‘Sobreviviendo’ – a photographic look at Mexican migrants in California

The image of a young woman jumps out at me – almost every inch of her skin is covered, by gloves, a jacket, a baseball cap and even her face is covered to the eyes by a bandanna firmly wrapped around her head.  She has the job of lifting boxes of lettuce, work that was once reserved for men.  Originally from Mexico, she now works on a farm in California just over the border in the United States.

This is just one of the stories that I encountered today at the new photographic exhibition by David Bacon here in Oaxaca, called “Surviving – the life of farmworkers and their families in the US“.

     

The pictures tell the story of Mexican migrants who have moved to the US in order to find farm work.  Once they reach the US the living conditions are difficult, the work is laborious and they often live a precarious existence.  The exhibition is travelling to parts of Mexico identified as having high migration to the US and aims to show people thinking of making the move what life on the other side of the border is like.

The exhibition includes mainly pictures of migrants from Oaxaca, most of them indigenous and from the pueblos (villages).  In many pueblos of Oaxaca the population has declined due to emigration, mostly to other parts of Mexico but also to the US.  The vast majority of those who make the journey to the US are men, but sometimes they make the difficult journey with their families too.

One of the women shown in the exhibition is Guillermina, a Mixtec woman from Oaxaca, who works picking strawberries in Oxnard, California.  She works alongside her sister to support three other members of the family.  All 5 share one bedroom in a house that is cohabited by other immigrant families.

There is an image of another family who also pick strawberries in Oxnard – they are originally from Michoacán and they sleep 8 to a single room.  Interestingly, by contrast in Mexico people on average have 4 people to a home (which most likely has more than one room) and in Oaxaca only a third of homes have more than 5 people in them.

Aside from substandard living conditions, the migrants have little support and work in difficult situations.  Some young people, not yet of the legal age to work, forgo attending school in order to make a living in the fields.  Other young people only work after school, at least getting an education.  The work can be laborious, whether harvesting the crops or packaging them up.  Some women work lifting heavy boxes all day and it is a very difficult environment for women with small children.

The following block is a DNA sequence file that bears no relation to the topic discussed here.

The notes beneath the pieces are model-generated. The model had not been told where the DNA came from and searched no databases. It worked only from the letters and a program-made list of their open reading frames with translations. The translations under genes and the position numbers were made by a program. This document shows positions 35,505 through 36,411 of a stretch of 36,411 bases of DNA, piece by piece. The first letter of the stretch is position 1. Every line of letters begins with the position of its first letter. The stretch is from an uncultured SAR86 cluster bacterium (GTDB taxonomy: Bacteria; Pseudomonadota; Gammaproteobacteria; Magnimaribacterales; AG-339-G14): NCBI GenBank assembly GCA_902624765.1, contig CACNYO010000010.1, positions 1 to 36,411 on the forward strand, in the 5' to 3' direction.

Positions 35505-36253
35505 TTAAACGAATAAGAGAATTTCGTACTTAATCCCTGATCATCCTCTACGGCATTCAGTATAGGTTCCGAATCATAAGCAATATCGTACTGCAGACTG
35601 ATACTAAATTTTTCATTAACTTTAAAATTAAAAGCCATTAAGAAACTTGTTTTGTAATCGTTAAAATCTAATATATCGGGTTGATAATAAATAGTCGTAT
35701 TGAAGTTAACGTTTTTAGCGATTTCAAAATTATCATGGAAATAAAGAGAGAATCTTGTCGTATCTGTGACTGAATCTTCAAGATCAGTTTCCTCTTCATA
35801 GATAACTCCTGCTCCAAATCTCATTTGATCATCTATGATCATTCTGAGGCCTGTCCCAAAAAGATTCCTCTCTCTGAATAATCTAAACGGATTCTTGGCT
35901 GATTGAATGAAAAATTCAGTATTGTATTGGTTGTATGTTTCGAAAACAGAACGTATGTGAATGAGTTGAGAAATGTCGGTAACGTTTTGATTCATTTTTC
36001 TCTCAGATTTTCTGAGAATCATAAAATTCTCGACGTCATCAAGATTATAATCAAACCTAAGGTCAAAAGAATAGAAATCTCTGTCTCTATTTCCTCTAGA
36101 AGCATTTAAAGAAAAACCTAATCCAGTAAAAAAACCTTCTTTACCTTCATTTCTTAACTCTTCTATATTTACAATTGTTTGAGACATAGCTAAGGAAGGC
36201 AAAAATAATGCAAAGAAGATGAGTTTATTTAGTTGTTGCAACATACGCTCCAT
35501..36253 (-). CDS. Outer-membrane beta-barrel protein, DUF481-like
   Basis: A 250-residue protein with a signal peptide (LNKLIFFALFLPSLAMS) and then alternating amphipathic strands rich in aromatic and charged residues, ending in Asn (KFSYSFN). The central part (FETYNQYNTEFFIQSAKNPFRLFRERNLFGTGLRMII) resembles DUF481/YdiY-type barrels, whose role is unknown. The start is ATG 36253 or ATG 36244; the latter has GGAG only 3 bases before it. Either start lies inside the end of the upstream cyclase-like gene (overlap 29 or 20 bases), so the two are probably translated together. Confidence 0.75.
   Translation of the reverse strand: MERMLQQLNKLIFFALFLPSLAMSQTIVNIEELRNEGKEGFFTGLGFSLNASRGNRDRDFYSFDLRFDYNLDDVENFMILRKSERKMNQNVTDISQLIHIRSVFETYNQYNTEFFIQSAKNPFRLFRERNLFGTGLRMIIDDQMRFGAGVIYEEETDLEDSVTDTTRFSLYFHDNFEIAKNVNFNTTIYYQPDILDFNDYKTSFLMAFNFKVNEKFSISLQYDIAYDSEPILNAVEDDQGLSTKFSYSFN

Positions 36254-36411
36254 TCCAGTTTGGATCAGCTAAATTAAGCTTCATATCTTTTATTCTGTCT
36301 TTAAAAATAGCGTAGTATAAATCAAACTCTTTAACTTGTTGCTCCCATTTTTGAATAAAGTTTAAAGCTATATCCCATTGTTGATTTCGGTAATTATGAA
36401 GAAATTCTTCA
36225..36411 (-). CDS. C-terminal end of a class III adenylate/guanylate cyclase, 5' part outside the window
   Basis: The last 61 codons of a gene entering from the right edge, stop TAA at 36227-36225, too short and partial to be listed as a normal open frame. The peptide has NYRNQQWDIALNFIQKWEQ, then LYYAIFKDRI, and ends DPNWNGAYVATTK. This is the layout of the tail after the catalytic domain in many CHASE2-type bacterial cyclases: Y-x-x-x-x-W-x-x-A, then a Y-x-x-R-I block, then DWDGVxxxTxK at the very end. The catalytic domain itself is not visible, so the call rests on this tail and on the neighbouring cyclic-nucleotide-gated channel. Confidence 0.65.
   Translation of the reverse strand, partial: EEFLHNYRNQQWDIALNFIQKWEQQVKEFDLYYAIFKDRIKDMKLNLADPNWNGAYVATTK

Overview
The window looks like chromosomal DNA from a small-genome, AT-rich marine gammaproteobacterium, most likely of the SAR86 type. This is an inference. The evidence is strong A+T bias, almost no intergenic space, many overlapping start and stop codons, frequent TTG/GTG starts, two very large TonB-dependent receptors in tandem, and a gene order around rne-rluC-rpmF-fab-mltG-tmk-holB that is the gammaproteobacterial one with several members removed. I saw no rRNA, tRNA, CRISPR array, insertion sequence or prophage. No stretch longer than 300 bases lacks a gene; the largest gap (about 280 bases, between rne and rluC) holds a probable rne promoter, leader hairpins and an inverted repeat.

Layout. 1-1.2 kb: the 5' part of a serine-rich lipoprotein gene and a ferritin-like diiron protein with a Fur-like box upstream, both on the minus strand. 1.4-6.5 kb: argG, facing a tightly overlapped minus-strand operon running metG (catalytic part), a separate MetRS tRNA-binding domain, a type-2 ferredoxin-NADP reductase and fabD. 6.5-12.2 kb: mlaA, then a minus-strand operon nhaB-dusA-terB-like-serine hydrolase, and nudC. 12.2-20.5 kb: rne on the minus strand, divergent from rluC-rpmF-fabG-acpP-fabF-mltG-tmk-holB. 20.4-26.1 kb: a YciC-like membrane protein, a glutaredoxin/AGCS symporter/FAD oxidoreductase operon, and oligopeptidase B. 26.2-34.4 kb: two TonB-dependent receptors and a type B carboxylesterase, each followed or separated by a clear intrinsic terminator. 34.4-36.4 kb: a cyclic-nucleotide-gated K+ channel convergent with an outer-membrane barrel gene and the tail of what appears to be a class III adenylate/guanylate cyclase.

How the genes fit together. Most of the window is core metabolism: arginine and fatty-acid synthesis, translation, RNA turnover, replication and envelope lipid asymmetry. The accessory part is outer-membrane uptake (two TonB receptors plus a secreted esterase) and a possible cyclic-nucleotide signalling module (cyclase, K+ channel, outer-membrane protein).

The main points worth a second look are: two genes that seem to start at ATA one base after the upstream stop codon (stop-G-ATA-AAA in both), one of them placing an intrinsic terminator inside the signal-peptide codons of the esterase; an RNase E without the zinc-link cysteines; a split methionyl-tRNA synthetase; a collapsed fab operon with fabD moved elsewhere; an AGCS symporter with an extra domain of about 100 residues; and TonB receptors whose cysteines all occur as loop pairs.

Poignantly, there is a picture of 5 men waiting beside the road early in the morning waiting to be offered work for the day.  They are from Etla, a pueblo not far from Oaxaca City with just shy of  9,300 people.  They now live in San Diego (which has a population of around 1.3 million) and like many migrants they don’t have a steady job but rather pick up what work they can on a day by day basis.  Little is guaranteed about this way of life, as this exhibition tries to highlight to people considering starting a new life north of the border.

Disconnection from what we buy

In the exhibition there is an example of people working to harvest lettuce for Ocean Mist’s farm in Winterhaven, California.  Ocean Mist grow lettuce year-round at various locations, so often workers will travel from one site to the next in order to have full employment.  On Ocean Mist’s website they boast that “We hand cut all our lettuce and hurry them to our facility to be cooled quickly.”  This doesn’t convey any sense of the working/ living conditions of their employees, or of the toil and hard work to get produce to the point of sale.

On their website, they also attribute their success as a business to “Ocean Mist Farms employees” who “combine hard work and dedication with a strong belief in our guiding values: integrity, quality, passion and success.”  I am not sure how these values translate to their employees working in the field…

Here in Oaxaca I buy almost all of my produce at local markets, so I know that most likely my fruit and veg are grown nearby.  Not only am I getting really fresh produce but I am also contributing to the local agricultural economy.

Before moving to Mexico I lived in England and before that New Zealand.  I shopped almost exclusively at supermarkets and didn’t pay much attention to whether my fruit and veg came from Spain, Brazil or  California.  Since living here I am much more aware of where my food is coming from and I have also had to get used to cooking with seasonal ingredients, something that has been lost from much of the western world.

David Bacon’s photographic exhibition is useful not just for Mexicans contemplating farm work in the US, but it is also a timely reminder to the rest of us to really stop and wonder – where does our food come from?

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